MANILA, Philippines - The Civil Aeronautics Board (CAB) has issued a cease and desist order stopping SEAIR and Singapore-based Tiger Airways from starting Manila-Cebu and Manila-Davao flights, saying these are a way for Tiger to get internal flights reserved for local carriers.
The CAB said advertisements for the flights, as well as the booking and payment arrangements, indicate that they are Tiger flights using SEAIR routes. This is beyond the aircraft lease agreement approved by the CAB, the agency said. The CAB said it was acting on petitions from Cebu Air, Philippine Airlines and Air Philippines Express.
"It has been clearly demonstrated by the facts so far established and essentially sustained by the pleadings as well as the allegations, admissions and arguments of both SEAIR and the complainants during the hearing, that Tiger has effective control for the most part, of SEAIR's operations where the aircraft leased by Tiger to SEAIR are utilized,'' the CAB said in a resolution obtained by ANC. Acting Board Secretary Dominador Salanga confirmed the order had been approved.
"The collaboration between Tiger and SEAIR is beyond that of an aircraft lessor-lessee and beyond the norms of a credible marketing agreement between two independent airlines."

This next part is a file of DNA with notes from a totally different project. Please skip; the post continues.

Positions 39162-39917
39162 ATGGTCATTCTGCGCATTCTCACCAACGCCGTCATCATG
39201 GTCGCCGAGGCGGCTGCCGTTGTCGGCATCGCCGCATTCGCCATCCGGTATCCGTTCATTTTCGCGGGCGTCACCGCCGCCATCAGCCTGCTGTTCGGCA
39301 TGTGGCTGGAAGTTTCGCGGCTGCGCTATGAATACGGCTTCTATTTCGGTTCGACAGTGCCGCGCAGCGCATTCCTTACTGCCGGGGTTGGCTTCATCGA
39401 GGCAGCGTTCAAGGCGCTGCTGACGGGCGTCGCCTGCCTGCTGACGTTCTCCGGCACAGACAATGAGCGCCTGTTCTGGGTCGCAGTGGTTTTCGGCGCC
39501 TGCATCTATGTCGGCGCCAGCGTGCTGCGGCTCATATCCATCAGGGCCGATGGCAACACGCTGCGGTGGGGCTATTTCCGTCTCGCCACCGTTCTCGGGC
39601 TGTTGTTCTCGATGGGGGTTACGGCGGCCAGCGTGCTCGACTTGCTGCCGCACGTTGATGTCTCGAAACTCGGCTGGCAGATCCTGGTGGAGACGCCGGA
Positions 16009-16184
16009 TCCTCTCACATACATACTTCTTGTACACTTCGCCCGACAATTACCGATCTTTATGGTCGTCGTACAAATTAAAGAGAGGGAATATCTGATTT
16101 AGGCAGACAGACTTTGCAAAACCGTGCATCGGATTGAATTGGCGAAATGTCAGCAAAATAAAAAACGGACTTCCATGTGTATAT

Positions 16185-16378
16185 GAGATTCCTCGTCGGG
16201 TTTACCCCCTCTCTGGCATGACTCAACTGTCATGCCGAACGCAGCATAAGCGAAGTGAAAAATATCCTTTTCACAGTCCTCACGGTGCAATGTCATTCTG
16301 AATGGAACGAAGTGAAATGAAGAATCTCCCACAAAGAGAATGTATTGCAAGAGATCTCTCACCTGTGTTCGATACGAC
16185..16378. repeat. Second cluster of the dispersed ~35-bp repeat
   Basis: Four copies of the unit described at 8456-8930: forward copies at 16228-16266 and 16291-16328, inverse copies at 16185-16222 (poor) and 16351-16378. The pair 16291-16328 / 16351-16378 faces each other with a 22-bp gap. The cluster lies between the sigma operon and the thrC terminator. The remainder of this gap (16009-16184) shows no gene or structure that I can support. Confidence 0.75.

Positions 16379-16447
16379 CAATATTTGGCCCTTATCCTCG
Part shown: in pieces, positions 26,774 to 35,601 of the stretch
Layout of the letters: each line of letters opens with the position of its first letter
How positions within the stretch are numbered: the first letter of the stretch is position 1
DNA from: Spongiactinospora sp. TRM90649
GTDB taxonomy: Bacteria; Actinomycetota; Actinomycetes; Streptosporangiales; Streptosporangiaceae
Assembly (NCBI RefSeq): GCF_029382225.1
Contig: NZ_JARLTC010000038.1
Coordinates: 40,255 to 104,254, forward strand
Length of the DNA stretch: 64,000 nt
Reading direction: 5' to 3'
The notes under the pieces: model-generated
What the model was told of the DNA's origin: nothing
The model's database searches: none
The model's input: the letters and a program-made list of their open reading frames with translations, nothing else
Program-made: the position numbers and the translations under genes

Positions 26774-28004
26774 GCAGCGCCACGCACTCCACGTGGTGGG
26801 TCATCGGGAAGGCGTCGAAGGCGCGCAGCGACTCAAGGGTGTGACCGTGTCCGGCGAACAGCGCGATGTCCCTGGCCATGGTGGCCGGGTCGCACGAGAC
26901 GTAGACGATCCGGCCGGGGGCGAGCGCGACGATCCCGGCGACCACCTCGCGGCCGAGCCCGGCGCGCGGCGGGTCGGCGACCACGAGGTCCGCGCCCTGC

"The very apparent abnegation by SEAIR of the core elements of its standing as an airline, and Tiger's wresting of these core elements from SEAIR... may be tantamount to allowing Tiger to exercise cabotage, which is a right Tiger can not directly or indirectly operate."
Cabotage refers to transporting passengers or goods between two points within a country. It is covered by so-called eighth and ninth air freedom rights. President Benigno Aquino's "pocket" open skies order, issued in March, only covered third, fourth and fifth freedom rights.
SEAIR and Tiger have had lease and marketing agreements since at least 2006, according to CAB. Cebu Air and other airlines opposed these, resulting in a 2008 ruling clearing the agreements with conditions. In February this year, the airlines announced that Tiger planned to buy 32.5% of SEAIR. Advertisements for the Cebu and Davao flights followed.
"Our competition is eager to stop our domestic operations,'' Seair President Avelino Zapanta said in a phone interview. "We're a threat, we were going to charge much lower. The public is the loser."
SEAIR and Tiger were given 30 days to submit an authenticated copy of their marketing agreement.